You Don’t Just Need Personalization — You Need The Right Personalization

  • March 2, 2020 at 8:00 AM EST
  • By Rachelle Considine and Kiran Mani, Google
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This might sound familiar. You’re on your phone and a pair of shoes catches your eye. Deciding to make an impulse purchase, you log on to a retailer’s site. But at checkout, the retailer doesn’t apply your rewards number or any of the deals it was advertising elsewhere that day. You know there are savings out there, but you don’t have time to look them up. So what do you do? You abandon the cart.

Another sale lost because a retailer didn’t personalize the process.

According to Boston Consulting Group, there are close to $400 billion dollars at stake in U.S. retail, which BCG believes will go to the 15% of companies that get marketing personalization right. We partnered with BCG on a study of 300 retail marketers and 2,000 consumers to quantify the business impact of personalization on retailers and evaluate the investment opportunity. We also conducted separate research to better understand what people actually want from a personalized experience.

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Shoppers Will Exchange Information For Value

More than half of U.S. consumers say they are interested in seeing personalized content when shopping. And they say they are comfortable sharing their information as long as they feel like they’re getting value in return.

A study that we fielded with Ipsos found that shoppers value experiences that:

  • Save them time, creating seamless experiences that make it easy to engage and buy: 80% of global shoppers say getting it done as quickly as possible is important to them when deciding which brand or retailer to buy from.
  • Offer value, giving them a discounted price for products: 87% of global shoppers say knowing they got a good deal is important to them when deciding which brand or retailer to buy from.
  • Surface the right product or service assortment, without making them dig for it: 62% of global shoppers say receiving recommendations is important to them when deciding which brand or retailer to buy from.

The Home Depot is a great example of this. It integrated its e-Commerce and store data, then used machine learning and analytics to understand its customers online and offline behaviors. With a full 360-degree-view of customers, The Home Depot was able to adjust local inventory based on online searches in the area, making the right products available, and allowing in-store teams to better assist people who were coming in.

Get Marketing Personalization Right, Win More Customers

Retailers currently delivering on this consumer desire for personalization are increasing revenue and brand perception. Customers indicated that they are more than twice as likely to add items to the basket and 40% more likely to spend more than planned when experiences are highly personalized. They also rated retailers providing highly personalized experiences 20% higher on net promoter score (NPS), which measures how likely it is that a customer would recommend a product or service to a friend or colleague.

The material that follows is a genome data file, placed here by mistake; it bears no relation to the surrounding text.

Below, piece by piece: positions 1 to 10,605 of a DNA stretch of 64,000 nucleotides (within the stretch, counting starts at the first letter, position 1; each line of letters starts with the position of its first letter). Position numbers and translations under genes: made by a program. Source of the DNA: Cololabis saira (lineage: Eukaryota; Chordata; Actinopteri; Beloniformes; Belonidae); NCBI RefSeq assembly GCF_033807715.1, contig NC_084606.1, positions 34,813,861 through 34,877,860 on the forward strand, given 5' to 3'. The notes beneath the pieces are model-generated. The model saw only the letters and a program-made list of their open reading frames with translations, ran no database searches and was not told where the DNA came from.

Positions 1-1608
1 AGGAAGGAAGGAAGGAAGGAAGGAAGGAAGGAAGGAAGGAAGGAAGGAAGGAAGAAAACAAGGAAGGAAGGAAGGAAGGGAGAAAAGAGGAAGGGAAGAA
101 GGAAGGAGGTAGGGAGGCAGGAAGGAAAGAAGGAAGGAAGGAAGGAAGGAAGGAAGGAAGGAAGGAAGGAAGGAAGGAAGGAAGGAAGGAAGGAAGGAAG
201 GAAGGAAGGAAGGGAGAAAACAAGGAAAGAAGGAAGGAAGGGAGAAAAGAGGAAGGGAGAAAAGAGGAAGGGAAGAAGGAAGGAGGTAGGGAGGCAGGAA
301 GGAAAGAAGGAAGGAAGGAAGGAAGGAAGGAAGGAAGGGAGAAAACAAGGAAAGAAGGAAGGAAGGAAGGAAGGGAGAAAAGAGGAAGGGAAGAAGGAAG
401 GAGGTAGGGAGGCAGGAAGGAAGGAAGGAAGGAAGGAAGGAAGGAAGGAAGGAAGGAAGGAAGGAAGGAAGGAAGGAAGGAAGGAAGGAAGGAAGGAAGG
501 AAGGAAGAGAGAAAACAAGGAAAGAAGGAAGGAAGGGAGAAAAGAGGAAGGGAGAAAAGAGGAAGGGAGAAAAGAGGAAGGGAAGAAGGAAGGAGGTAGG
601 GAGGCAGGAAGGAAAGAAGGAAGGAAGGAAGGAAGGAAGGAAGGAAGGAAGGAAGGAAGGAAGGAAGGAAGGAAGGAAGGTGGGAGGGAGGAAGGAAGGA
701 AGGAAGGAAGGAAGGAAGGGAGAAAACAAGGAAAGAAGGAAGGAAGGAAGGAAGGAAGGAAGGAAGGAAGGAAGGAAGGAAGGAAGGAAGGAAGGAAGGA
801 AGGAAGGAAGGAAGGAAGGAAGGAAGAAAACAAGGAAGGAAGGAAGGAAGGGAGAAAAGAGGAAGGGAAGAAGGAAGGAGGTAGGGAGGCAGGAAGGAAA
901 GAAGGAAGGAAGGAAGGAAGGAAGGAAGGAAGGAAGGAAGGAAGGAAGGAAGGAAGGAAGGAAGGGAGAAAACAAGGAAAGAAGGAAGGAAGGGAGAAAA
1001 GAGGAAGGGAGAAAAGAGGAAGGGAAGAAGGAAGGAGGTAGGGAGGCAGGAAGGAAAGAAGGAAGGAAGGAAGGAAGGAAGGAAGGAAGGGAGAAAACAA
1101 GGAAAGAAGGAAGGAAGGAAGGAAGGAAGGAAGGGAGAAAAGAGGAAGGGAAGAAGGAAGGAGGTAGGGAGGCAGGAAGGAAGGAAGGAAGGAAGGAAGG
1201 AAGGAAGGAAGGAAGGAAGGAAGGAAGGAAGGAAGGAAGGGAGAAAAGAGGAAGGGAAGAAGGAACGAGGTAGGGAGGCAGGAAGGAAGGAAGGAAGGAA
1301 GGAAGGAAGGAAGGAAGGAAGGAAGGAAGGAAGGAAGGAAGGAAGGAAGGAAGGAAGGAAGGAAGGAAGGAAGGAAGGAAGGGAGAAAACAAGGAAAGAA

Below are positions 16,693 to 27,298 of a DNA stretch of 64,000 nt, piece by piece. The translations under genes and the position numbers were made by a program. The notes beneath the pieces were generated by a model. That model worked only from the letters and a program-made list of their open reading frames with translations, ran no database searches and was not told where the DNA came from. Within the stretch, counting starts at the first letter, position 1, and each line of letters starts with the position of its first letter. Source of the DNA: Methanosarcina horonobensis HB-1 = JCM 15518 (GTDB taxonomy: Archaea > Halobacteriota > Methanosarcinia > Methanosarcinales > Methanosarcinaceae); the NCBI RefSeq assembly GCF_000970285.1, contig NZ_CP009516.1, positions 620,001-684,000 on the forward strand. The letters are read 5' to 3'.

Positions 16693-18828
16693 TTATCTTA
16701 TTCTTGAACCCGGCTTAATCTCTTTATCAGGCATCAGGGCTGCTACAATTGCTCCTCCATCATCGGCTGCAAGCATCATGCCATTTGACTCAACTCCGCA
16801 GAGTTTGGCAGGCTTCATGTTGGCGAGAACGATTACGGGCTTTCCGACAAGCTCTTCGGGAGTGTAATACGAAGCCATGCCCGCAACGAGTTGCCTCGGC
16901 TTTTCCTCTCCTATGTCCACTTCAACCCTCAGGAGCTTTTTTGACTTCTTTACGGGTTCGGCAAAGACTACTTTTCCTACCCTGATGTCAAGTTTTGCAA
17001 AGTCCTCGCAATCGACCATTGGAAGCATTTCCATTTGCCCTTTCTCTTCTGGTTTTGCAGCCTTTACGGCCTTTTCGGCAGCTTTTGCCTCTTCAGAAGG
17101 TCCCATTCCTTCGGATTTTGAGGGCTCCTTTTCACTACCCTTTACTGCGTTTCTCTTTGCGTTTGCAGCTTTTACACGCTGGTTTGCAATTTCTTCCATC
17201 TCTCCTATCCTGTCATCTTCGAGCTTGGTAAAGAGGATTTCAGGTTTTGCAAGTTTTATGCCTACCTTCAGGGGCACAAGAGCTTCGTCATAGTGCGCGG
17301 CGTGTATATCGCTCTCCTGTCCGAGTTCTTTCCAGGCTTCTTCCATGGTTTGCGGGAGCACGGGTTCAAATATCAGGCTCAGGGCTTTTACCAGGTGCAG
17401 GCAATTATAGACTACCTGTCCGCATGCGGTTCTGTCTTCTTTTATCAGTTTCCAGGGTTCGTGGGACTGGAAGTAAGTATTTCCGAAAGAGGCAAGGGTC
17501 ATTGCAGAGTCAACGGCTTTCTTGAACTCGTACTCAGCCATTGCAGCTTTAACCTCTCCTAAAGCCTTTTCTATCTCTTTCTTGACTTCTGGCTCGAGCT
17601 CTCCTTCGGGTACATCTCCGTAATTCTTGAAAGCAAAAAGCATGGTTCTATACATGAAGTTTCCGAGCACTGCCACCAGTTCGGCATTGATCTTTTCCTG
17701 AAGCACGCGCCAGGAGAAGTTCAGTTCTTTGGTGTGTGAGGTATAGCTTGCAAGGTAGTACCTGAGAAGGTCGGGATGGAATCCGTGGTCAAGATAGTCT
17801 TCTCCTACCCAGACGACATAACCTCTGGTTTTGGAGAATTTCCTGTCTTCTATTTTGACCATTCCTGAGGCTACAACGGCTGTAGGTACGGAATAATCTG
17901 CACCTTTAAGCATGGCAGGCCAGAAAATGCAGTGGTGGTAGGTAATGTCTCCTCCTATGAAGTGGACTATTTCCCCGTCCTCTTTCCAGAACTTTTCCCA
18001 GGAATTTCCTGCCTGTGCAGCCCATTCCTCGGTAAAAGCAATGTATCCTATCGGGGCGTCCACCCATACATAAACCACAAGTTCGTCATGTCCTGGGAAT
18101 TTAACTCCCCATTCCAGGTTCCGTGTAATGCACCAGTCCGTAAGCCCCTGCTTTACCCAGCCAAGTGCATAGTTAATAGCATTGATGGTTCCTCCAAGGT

The Time To Invest In Marketing Personalization Is Now

While some retailers are setting themselves apart as leaders in marketing personalization, most retailers aren’t even on the board. According to BCG, “most retailers are nowhere close to delivering the personalized experiences that their customers expect. The vast majority have not even taken the essential first step of defining what personalization means to their customers and businesses.” In fact, 85% of retailers reported that they don’t believe their company is doing well in personalization.

On average, retailers are only investing 0.7% of their revenue in personalization, while best-in-class retailers are investing 30% more. Retailers, on average, expect to increase their investment in personalization by 18% through 2022. But best-in-class retailers plan to increase their investment by 30%, which will boost their investment advantage considerably and likely widen the performance gap.

Put Personalization Dollars To Good Use

So if retailers are ready to invest in personalization, where should they start? Or if they’re already personalizing, where should they increase investment? According to our research, these are the three key areas where people want their shopping experience improved:

  • Loyalty and rewards programs: 53% want the loyalty or rewards programs they’re a part of to activate automatically at checkout;
  • Relevant promotions and deals: 49% want to receive promotions or deals specific to their past purchases; and
  • Wish lists: 44% want a “wish list” where they can save items they’re interested in.

Between consumer desire for personalized shopping experiences and the clear performance growth achieved by those already personalizing, retailers can’t afford to leave their piece of the $400 billion at stake in their cart.


Rachelle Considine is the Head of Strategy & Insights for Retail at Google. Kiran Mani is a Managing Director for Retail at Google.

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